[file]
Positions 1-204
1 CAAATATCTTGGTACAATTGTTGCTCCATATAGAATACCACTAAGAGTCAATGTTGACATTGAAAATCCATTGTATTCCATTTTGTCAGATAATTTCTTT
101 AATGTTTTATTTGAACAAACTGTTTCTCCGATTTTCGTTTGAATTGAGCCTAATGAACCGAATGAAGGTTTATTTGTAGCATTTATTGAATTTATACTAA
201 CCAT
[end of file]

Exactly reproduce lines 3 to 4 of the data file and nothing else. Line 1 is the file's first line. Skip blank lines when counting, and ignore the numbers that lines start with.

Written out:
101 AATGTTTTATTTGAACAAACTGTTTCTCCGATTTTCGTTTGAATTGAGCCTAATGAACCGAATGAAGGTTTATTTGTAGCATTTATTGAATTTATACTAA
201 CCAT